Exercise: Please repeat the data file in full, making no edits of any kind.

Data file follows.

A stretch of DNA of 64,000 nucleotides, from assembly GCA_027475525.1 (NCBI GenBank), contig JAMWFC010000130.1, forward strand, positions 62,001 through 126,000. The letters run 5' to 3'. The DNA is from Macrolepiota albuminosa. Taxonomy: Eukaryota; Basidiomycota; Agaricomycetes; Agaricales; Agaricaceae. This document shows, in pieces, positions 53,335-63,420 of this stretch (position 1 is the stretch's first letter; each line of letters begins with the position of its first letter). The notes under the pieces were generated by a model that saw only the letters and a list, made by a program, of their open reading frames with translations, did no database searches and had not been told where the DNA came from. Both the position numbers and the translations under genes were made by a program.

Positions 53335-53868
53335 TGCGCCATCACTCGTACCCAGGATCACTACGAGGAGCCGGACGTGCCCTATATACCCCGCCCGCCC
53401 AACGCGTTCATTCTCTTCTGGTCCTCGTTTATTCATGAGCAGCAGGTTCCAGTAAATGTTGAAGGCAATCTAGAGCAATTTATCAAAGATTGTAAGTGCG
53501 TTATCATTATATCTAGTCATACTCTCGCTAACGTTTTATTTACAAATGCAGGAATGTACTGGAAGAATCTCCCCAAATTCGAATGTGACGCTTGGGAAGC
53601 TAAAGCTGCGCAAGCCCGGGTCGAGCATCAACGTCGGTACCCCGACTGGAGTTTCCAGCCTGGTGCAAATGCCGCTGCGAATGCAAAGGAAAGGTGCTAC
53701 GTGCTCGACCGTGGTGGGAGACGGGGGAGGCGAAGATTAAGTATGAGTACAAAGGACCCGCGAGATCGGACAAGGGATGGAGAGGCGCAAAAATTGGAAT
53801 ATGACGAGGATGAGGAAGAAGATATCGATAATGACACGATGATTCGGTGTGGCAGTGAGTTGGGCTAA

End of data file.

A stretch of DNA of 64,000 nucleotides, from assembly GCA_027475525.1 (NCBI GenBank), contig JAMWFC010000130.1, forward strand, positions 62,001 through 126,000. The letters run 5' to 3'. The DNA is from Macrolepiota albuminosa. Taxonomy: Eukaryota; Basidiomycota; Agaricomycetes; Agaricales; Agaricaceae. This document shows, in pieces, positions 53,335-63,420 of this stretch (position 1 is the stretch's first letter; each line of letters begins with the position of its first letter). The notes under the pieces were generated by a model that saw only the letters and a list, made by a program, of their open reading frames with translations, did no database searches and had not been told where the DNA came from. Both the position numbers and the translations under genes were made by a program.

Positions 53335-53868
53335 TGCGCCATCACTCGTACCCAGGATCACTACGAGGAGCCGGACGTGCCCTATATACCCCGCCCGCCC
53401 AACGCGTTCATTCTCTTCTGGTCCTCGTTTATTCATGAGCAGCAGGTTCCAGTAAATGTTGAAGGCAATCTAGAGCAATTTATCAAAGATTGTAAGTGCG
53501 TTATCATTATATCTAGTCATACTCTCGCTAACGTTTTATTTACAAATGCAGGAATGTACTGGAAGAATCTCCCCAAATTCGAATGTGACGCTTGGGAAGC
53601 TAAAGCTGCGCAAGCCCGGGTCGAGCATCAACGTCGGTACCCCGACTGGAGTTTCCAGCCTGGTGCAAATGCCGCTGCGAATGCAAAGGAAAGGTGCTAC
53701 GTGCTCGACCGTGGTGGGAGACGGGGGAGGCGAAGATTAAGTATGAGTACAAAGGACCCGCGAGATCGGACAAGGGATGGAGAGGCGCAAAAATTGGAAT
53801 ATGACGAGGATGAGGAAGAAGATATCGATAATGACACGATGATTCGGTGTGGCAGTGAGTTGGGCTAA